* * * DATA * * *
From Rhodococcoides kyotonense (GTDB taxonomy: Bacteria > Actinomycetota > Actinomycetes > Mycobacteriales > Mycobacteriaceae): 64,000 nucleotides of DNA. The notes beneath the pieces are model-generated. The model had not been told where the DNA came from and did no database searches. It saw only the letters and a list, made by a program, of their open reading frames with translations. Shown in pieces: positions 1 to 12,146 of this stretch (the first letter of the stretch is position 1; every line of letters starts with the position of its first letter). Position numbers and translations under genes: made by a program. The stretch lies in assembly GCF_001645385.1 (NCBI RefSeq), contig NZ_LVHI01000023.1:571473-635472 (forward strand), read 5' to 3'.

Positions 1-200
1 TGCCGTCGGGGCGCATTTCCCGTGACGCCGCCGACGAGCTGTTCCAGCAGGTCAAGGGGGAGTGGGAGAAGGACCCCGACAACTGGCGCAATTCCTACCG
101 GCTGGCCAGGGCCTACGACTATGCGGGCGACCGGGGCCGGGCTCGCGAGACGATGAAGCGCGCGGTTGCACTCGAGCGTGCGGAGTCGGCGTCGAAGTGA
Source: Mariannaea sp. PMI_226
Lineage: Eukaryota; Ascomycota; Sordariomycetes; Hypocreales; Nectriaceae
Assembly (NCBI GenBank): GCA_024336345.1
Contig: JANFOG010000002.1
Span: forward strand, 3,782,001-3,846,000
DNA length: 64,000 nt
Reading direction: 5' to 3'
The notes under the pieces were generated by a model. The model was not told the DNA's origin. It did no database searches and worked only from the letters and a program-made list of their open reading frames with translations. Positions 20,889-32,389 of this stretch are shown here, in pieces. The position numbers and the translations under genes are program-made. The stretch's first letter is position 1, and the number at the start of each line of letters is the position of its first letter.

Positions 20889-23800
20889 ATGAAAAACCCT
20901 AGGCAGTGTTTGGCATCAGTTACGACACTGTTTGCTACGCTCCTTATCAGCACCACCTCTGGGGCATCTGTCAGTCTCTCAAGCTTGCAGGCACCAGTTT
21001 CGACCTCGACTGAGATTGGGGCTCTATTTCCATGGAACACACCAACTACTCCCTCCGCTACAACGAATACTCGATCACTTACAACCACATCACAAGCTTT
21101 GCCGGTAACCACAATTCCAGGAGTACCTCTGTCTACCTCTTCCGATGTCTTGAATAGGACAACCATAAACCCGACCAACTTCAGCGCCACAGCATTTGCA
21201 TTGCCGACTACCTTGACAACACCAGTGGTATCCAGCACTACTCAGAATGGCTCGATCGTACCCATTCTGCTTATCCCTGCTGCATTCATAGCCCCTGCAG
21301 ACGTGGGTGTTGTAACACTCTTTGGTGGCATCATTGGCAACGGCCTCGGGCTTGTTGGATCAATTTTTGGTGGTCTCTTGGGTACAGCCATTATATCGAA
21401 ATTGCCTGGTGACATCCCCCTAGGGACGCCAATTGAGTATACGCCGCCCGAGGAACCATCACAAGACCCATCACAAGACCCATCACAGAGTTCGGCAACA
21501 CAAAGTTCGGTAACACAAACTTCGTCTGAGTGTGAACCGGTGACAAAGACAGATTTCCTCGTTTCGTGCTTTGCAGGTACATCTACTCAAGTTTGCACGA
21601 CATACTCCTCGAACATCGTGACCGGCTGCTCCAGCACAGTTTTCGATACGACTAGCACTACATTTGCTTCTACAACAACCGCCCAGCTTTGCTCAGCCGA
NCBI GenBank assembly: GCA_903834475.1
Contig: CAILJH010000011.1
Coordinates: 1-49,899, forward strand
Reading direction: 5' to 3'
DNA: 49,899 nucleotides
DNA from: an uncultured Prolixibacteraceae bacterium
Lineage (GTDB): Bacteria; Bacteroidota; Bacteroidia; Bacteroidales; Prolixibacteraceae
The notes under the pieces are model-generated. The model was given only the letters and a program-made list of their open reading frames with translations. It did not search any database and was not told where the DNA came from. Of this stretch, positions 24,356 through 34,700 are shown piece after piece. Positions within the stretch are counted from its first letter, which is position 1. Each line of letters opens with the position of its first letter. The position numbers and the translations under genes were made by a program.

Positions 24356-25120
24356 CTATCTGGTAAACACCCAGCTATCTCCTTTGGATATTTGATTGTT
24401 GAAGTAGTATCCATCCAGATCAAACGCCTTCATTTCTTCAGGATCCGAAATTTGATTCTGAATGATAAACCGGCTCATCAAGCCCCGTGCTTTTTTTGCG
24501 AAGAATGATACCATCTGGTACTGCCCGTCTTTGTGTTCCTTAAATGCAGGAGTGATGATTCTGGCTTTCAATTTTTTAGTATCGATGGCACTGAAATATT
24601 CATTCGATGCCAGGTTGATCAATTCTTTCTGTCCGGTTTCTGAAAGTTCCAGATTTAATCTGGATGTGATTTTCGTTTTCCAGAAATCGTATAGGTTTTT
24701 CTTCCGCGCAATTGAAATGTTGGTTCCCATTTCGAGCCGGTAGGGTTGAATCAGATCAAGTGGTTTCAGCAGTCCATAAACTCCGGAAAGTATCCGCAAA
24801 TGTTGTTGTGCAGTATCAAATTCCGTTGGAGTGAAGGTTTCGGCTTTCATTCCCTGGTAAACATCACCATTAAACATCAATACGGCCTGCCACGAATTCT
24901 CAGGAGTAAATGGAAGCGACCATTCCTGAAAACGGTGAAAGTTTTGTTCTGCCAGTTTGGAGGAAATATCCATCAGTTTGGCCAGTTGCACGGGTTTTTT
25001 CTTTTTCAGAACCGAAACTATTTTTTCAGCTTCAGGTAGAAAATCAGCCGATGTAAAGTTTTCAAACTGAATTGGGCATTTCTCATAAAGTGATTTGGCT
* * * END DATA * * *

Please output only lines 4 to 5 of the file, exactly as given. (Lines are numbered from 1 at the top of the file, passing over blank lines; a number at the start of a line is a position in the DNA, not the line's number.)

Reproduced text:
101 GCTGGCCAGGGCCTACGACTATGCGGGCGACCGGGGCCGGGCTCGCGAGACGATGAAGCGCGCGGTTGCACTCGAGCGTGCGGAGTCGGCGTCGAAGTGA
Source: Mariannaea sp. PMI_226